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Most ophthalmologists provide comprehensive eye care, including cataract surgery. If your ophthalmologist does not perform cataract surgery, he or she can refer you to a qualified surgeon.

If you don't have an ophthalmologist, try these other sources for a referral:

  • Your primary care physician, the medical doctor you usually see for your health care, can provide a referral.
  • Many people have health insurance or managed health care programs. Typically, the health insurance identification card issued by the program has contact information to help you obtain guidance and instruction on acquiring referrals to specialists.
  • Friends or relatives who have been pleased with their own cataract surgery may be able to offer advice.
  • Your local county or state medical societies have lists of member physicians, including ophthalmologists.
  • A hospital or surgical center can often provide referral lists of local medical specialists.
  • The American Medical Directory, published by the American Medical Association, lists every physician's medical school, year of license, and specialization. This directory can be found in many public libraries as well as in hospital and medical school libraries.
  • If you have the name of an ophthalmic surgeon and want to know whether he or she is board certified, contact the American Board of Medical Specialties. Their toll-free number is 1; their online service is at

How Is an Ophthalmologist Trained?

If you are considering eye surgery, learn about the procedure you are considering and about the doctor who will perform it: your ophthalmologist.

To become an ophthalmologist (a medical doctor specializing in treating the eye), one must obtain a 4-year college or university degree and then complete a medical school program for four or more additional years. After completing medical school and a one-year internship, the student becomes a general physician. Next, the physician becomes a specialist by completing an additional postgraduate hospital training program called a residency.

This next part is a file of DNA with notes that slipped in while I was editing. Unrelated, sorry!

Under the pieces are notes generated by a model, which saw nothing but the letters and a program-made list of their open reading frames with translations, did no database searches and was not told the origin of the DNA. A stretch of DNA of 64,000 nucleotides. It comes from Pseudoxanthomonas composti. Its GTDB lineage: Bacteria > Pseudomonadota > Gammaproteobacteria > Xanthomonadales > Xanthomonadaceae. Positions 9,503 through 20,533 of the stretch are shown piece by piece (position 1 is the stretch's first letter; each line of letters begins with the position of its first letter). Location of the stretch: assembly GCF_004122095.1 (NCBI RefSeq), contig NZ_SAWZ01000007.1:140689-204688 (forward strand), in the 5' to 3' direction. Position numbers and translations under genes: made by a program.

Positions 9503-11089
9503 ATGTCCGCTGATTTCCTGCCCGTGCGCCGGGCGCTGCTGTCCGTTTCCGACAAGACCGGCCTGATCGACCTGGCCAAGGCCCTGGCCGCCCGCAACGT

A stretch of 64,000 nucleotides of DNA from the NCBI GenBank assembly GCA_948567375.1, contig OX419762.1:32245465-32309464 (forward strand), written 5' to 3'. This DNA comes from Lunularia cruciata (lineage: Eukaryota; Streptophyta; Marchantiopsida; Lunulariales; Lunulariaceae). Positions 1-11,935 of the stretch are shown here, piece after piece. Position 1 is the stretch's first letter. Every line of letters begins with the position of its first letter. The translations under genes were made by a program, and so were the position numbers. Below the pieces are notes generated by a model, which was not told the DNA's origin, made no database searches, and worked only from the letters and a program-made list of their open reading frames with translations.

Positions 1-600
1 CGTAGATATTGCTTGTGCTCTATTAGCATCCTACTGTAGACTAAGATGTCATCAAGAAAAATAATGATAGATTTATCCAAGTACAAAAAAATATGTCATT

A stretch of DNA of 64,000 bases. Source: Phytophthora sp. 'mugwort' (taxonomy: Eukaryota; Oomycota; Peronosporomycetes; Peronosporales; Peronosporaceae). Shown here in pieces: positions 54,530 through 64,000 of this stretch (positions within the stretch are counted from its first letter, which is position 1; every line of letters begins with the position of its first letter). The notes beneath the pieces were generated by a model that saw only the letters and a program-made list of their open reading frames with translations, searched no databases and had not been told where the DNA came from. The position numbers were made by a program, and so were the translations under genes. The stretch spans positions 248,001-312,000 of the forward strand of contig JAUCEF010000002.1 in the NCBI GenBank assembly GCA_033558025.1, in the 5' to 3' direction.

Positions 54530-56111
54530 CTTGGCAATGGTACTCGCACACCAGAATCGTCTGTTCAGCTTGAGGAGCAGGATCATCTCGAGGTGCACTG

In ophthalmology, residency consists of at least 3 full years devoted to the medical and surgical care of the eye. During that supervised training period, ophthalmology residents learn to perform cataract and other eye surgery.

After successfully completing residency training, ophthalmologists are eligible for certification by the American Board of Ophthalmology (ABO), the only ophthalmology certifying body recognized by the American Board of Medical Specialties. Board certification means that an ophthalmologist has passed additional examinations. Although certification examinations test a physician's knowledge and his or her ability to apply that knowledge, they do not test surgical skill.

Throughout their professional lives, ophthalmologists (and other physicians) must earn Continuing Medical Education credits to ensure that their skills and knowledge remain current. The number needed varies from state to state, but requirements of 24 to 50 credits over 2 years are typical. Physicians earn credits by taking courses, attending lectures and courses presented at the scientific meetings of medical societies, attending hospital-based lectures (grand rounds), participating in online education, and going to state and regional medical meetings.



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